Biofilm development in a subsurface flow wastewater treatment wetland
Abstract (Summary)This study describes the investigation the development of biofilms on rock media in a subsurface flow, wastewater treatment wetland in South Auckland, New Zealand. The study includes investigation of initial adsorption of microorganisms to different substrata, the early phases of biofilm development in the wetland and mature biofilm development. Various methodologies were optimised for use during the study including in situ hybridisation and confocal scanning laser microscopy. During laboratory investigations into the initial stages of biofilm development on the common rock media, greywacke, scoria and slag, it was found that the hydrophobic substrafum, slag, adsorbed a greater number of bacterial cells than the more hydrophilic greywacke or scoria. A model was developed, based on these results, which linearly correlated the kinetics of adsorption of bacteria to the hydrophobicity of the substratum to which they adsorbed. Further studies using isolates indicated that the initial stages of adsorption were influenced by the hydrophobicity of the cell surface and the substratum, the presence of a conditioning film on the substratum surface and the motility of the individual bacterial cells. Substrata ceased to influence adsorption after 3 weeks of exposure in the Clark farm wetland.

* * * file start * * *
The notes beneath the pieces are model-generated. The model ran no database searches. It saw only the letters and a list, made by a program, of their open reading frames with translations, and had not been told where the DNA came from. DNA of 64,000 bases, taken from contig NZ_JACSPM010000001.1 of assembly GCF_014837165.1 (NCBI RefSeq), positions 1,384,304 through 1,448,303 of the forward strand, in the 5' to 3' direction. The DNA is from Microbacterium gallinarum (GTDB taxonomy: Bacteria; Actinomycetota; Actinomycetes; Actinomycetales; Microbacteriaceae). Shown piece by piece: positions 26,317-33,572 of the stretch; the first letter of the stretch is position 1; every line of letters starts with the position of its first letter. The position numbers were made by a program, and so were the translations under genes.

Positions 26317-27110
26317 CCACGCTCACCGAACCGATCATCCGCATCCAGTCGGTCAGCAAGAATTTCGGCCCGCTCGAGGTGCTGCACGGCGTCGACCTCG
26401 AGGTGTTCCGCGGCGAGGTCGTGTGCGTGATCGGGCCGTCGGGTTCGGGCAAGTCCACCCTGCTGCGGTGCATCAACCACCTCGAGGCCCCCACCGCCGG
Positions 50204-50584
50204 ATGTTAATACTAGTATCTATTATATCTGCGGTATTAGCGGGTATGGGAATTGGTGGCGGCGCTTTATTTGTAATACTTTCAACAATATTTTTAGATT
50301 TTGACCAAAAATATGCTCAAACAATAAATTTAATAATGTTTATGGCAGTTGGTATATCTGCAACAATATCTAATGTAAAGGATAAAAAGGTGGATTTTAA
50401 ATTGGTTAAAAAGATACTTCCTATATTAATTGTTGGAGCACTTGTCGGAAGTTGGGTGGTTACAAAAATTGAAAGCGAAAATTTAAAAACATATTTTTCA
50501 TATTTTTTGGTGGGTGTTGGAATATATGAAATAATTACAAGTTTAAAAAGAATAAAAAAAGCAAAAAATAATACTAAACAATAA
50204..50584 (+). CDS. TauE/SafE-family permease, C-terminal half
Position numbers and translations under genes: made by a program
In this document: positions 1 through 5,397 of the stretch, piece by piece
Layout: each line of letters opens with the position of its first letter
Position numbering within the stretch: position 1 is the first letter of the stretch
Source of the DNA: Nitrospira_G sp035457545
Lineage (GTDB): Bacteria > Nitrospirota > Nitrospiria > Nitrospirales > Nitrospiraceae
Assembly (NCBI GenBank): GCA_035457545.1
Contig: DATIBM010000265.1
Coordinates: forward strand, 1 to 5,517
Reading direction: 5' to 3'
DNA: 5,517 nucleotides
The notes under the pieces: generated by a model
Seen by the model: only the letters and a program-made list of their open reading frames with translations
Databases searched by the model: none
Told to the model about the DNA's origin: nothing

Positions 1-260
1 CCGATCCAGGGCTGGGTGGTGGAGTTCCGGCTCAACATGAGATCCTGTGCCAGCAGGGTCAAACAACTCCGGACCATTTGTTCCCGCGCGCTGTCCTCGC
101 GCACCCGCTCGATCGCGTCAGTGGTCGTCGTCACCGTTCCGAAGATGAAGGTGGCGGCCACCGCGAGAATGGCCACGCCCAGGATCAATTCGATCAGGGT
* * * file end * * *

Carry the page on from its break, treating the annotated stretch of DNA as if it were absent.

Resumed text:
School Location:New Zealand
Source Type:Master's Thesis
Date of Publication:08/07/1998